An anxious ER nurse in Los Angeles took to Facebook recently to ask whether any of her colleagues nationwide were experiencing layoffs because hospital emergency rooms are virtually empty — one of the most surprising unintended consequences of the coronavirus crisis.
“This doesn’t seem to be talked about at all… People are losing their shifts and paychecks and jobs,” the L.A. nurse wrote. “We only had 5 people in the whole ER when they sent me home. My agency sent out an email blast basically saying that there are a lot of people struggling to find shifts.
“So, I’m curious if any other nurses are experiencing this?”
The response to her post was overwhelming.
More than 140 responses from across the country were posted on the Facebook private group page “All-ER nurses.” Most were concerned about diminished hours — or having no work at all — and the economic distress that would follow.
“I work in a free-standing ER and a surgery hospital ER. Both places are sending people home,” wrote a Texas nurse. “It is really stressful and I am tempted to search for another job.”
News of nearly-empty emergency rooms may come as a surprise to most Americans amid media reports of a national healthcare system pushed to the brink. The reason, as counterintuitive as it may seem, is the coronavirus itself.
First, COVID-19 cases are immediately secured elsewhere in the hospital without entering the ER, segregating the infected patients from the hospital population. At the same time, fears of the virus are discouraging some people who might otherwise go to the ER for a relatively minor medical issue to stay home. Studies show that many Americans, including more than half of Millennials, use ERs or emergency care facilities for non-emergency care.
The majority of comments acknowledged their ERs were empty and they were concerned about their futures. The only nurses that seemed to feel “safe” were those who work in high-impact COVID-19 areas such as New York, New Jersey and California — but the majority of those also said they were worried about the future.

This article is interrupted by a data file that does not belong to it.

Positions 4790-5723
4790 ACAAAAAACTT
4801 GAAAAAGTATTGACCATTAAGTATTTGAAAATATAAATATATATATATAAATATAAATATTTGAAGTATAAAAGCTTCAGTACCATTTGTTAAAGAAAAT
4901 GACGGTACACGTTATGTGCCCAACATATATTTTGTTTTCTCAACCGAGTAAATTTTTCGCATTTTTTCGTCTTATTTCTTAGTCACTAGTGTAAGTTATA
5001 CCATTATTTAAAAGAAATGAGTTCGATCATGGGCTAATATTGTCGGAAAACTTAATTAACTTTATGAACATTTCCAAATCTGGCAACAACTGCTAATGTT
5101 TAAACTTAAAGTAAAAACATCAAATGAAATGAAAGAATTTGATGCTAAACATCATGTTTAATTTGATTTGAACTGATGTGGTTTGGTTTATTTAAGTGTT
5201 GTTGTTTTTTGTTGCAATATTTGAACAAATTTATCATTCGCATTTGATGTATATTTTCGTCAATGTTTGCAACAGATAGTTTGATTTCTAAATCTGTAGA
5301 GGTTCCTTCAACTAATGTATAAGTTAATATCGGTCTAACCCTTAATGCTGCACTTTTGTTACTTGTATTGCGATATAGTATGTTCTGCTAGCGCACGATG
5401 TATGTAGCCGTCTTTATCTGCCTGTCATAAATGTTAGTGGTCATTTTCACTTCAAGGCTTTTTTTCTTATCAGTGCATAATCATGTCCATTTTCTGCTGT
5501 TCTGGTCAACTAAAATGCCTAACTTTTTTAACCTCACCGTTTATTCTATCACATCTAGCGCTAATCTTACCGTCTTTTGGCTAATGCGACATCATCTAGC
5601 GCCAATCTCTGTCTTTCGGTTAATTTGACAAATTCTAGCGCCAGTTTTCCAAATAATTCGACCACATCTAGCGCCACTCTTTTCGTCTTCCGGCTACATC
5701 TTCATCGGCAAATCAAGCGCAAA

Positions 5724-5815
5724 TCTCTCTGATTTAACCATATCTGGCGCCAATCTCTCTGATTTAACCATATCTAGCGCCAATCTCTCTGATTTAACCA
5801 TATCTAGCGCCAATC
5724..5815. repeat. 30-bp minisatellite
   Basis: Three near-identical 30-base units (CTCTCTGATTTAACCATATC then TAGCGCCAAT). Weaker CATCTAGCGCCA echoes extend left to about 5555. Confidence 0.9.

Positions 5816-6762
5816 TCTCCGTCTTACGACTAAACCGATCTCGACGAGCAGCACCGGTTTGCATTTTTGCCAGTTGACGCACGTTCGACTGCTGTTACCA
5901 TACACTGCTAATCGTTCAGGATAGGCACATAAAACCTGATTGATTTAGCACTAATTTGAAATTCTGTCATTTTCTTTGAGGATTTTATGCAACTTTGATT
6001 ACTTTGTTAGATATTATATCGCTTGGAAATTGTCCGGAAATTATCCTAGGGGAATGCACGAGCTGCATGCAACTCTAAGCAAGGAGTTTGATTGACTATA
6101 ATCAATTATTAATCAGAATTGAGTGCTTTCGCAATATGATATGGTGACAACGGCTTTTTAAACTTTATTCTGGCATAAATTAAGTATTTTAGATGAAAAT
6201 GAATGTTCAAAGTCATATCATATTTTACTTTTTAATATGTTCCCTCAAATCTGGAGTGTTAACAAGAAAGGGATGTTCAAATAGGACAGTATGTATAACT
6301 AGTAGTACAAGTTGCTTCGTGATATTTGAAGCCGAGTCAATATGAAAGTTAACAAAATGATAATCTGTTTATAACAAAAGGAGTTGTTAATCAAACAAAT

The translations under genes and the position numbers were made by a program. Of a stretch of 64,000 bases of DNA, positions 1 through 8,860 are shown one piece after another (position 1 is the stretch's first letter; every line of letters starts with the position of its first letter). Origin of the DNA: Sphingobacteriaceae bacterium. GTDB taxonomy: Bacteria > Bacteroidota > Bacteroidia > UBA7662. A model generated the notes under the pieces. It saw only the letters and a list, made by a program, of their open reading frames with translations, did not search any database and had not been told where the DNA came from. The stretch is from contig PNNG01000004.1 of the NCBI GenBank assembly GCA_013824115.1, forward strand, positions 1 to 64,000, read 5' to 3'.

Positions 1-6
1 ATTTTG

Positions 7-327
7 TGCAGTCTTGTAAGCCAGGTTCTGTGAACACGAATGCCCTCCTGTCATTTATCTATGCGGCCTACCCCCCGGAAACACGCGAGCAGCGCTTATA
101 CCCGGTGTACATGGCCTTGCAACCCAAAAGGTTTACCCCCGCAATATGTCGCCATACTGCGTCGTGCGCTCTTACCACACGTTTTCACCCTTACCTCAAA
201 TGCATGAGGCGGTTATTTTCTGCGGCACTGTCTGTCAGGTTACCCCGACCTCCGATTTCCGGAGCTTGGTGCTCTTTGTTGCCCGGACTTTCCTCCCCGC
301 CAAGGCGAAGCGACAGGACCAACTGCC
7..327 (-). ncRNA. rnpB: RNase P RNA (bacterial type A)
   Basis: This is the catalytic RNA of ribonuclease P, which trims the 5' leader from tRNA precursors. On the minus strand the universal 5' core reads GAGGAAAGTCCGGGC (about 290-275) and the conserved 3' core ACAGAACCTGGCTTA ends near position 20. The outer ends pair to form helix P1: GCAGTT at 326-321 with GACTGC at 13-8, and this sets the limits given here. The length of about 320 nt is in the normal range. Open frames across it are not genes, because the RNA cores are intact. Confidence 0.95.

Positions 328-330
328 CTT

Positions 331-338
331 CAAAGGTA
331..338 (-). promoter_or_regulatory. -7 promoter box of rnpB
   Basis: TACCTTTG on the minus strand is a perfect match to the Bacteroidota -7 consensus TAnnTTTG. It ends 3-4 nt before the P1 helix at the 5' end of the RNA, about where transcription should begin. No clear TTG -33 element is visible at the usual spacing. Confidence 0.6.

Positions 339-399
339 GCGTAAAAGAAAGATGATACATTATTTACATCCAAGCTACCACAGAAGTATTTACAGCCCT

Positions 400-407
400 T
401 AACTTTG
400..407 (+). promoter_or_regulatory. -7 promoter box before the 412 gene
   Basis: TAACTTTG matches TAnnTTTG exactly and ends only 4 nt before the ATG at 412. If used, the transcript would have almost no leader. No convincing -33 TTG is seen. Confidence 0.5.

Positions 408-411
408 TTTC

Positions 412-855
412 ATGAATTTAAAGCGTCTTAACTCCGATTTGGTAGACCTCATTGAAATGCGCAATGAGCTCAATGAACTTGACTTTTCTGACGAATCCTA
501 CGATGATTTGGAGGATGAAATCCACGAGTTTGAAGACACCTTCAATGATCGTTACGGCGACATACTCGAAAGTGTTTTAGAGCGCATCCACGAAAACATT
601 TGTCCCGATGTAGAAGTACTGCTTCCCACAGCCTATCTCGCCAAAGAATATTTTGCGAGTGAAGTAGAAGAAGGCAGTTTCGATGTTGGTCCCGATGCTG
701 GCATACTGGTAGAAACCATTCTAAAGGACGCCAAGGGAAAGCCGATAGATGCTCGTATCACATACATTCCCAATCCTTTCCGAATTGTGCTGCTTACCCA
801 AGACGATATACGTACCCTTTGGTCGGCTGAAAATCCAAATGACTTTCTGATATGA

And apparently those hardest hit are ERs in rural and smaller hospitals, according to the L.A. nurse who said that though her hospital could hardly be considered in a small area, she was aware that many smaller “facilities are struggling to stay afloat.”
“Yes, nurses in central NH small hospitals being called off. They can call in each morning and see if they are needed,” wrote a New Hampshire nurse. “They have to use PTO [paid time off]. It’s very unfair.”
A recent New Hampshire Union Leader article cited empty ERs in two hospitals in Manchester — the Granite State’s largest city — the Catholic Medical Center (CMC) and the Elliot Hospital.
There was no wait at the CMC emergency department on Tuesday, March 31, said hospital spokesman Lauren Collins-Cline. “There are fewer people admitted to the hospital right now, so we’re able to move people out of the emergency department and into a bed very quickly if needed,” Collins-Cline wrote in an email.
And it’s not just ER nurses that are suffering the consequences of empty emergency rooms.
A doctor, who described himself as a physician in a western state on lockdown, posted the following on Reddit: “Make of this what you will, but I think this crisis is making people think twice about whether an ED visit is really necessary.”
In Boston, emergency room doctors at Beth Israel Deaconess Medical Center have been told some of their accrued pay is being held back, according to the Boston Globe. More than 1,100 Atrius Health physicians and staffers — who operate in conjunction with hospitals in eastern Massachusetts — are facing reduced paychecks or unpaid furloughs.
These financial cutbacks have generated an uproar from doctors and nurses who are already working exhausting shifts in demanding working conditions because of COVID-19.
An ER nurse who works in Northern Virginia and asked not to be identified, told InsideSources that his emergency room has been like a ghost town for weeks. He called his shifts the easiest of his career.
“The only thing there is more of in the ERs right now is free food,” he said, referring to the food and other gifts community members are dropping off in support of hospital staff.
“Yes, we are dealing with some COVID-19 patients,” he said. “It’s just not nearly the war zone the media is making it out to be.
“As far as the amount of actual people in the ER, I don’t know if I’ve ever had a census this low three weeks in a row. Every shift is half empty.”